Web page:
The process can be a bit temperamental, so I’ve been doing a lot of experimenting and learning. I finally have produced a few pieces that I’m happy with, and will be taking them into the gallery in the form of matted prints (5×7 & 8×10) and some blank note cards. So far, I’ve produced photo transfers of my work, and some completly original print art using found objects like spring flowers. Each piece is completely unique, and may include over printing, multiple colors, or hand coloring with watercolors to finish. Below are a few examples…
I will bringing the cards and prints into the Hillsborough Gallery of Arts as soon, as I get them all priced, labeled and entereded into inventory… Hopefully, in the next day or so.
… Then the Fish
Conversation Bubbles is my newest anthropomorphic sculpture. This hanging mobile sculpture is something a little different. The piece features three needle felted aquatic creatures. I took some liberties with the exact species, but they based on a yellow tang, a pink tailed trigger fish, and a mauve stinger jellyfish.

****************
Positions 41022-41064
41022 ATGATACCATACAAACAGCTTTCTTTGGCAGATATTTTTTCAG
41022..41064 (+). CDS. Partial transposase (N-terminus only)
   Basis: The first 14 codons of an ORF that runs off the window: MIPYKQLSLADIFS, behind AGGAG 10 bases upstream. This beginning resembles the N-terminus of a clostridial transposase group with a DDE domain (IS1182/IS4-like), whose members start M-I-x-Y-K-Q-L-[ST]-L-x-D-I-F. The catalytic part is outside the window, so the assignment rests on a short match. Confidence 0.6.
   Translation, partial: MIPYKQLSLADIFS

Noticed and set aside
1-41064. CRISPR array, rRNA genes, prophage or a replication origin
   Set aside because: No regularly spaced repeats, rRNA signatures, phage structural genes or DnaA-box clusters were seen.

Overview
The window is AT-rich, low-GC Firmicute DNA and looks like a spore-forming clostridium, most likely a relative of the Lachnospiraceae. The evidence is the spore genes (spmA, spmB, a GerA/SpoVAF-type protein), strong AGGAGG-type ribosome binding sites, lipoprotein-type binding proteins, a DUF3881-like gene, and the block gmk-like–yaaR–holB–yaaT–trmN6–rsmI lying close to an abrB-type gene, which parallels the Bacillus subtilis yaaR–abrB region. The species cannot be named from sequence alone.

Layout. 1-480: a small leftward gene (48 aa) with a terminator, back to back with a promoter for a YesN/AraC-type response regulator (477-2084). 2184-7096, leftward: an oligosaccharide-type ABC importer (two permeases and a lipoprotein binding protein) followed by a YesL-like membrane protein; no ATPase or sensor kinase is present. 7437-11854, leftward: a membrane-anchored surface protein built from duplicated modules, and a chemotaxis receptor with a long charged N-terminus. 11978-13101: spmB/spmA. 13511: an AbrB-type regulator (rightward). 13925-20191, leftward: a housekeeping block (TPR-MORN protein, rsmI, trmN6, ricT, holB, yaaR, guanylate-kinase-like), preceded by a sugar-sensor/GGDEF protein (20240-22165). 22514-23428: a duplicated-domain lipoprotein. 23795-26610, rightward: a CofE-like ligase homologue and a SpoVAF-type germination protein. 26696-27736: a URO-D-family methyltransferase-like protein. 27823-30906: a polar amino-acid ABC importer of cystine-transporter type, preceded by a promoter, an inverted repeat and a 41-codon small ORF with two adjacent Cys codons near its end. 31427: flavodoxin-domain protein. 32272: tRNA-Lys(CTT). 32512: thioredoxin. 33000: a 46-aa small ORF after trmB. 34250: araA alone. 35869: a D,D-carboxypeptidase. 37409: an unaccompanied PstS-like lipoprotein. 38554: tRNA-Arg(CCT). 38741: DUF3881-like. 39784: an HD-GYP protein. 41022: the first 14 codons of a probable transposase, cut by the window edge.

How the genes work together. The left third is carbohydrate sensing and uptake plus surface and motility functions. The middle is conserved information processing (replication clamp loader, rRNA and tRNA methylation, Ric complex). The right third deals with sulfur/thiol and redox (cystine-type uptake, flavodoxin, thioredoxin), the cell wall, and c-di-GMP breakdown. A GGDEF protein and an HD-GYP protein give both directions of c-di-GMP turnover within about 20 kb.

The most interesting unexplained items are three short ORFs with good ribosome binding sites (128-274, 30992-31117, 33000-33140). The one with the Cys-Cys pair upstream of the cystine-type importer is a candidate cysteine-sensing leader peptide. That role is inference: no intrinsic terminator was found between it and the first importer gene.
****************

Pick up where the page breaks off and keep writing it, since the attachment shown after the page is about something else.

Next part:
The glass bead “bubbles” raising from the two fish are my marine version of cartoon conversation bubbles. Not sure what they are talking about, but it may have something to do with a gulf jellyfish being in their tropical Hawaiian reef.
Both of the fish are needle felted wool over batting with glass bead eyes. The jelly fish features a nuno-felted layer over a majenta needle felted layer. The top of the jelly has hand sewn glass bead dots.
The mobiles hanging system brought me back out to my metal shop to hand forge the copper “waves” from wire. I used large jewelry jumprings and fishing swivels to attach the figures and beads with fishing line. I am not sure yet if I will hold this piece back for my show or not.
Time has a way of speeding up when you are real busy. I see that I haven’t posted in a few weeks, and BOOM! my featured artist show, Interconnected Visions, opens tomorrow evening at the Hillsborough Gallery of Arts. It appears I have some catching up to do.
First some additional introductions.
This is Showoff.
Showoff is a Malabar Giant Squirrel, Ratufa indica. Yes, they are a real animal, native to the forrests of India. Also, yes, some of them have purple-magenta-ish coloring. Mine is perhaps a bit more vibrant? It is hard to know for sure. I did find numerous photos just as colorful, but there is no way of knowing if the individuals who took those images might have enhanced them. I created Showoff simply because purple squirrels exist, and I think that is pretty fantastic. You may find it surprising, but it appears that their bright coloring actuallty helps them blend in among the treetops, as the patterning breaks up their outline. These squirrels are also quite large, roughly twice the size of the Eastern Grey squirrel.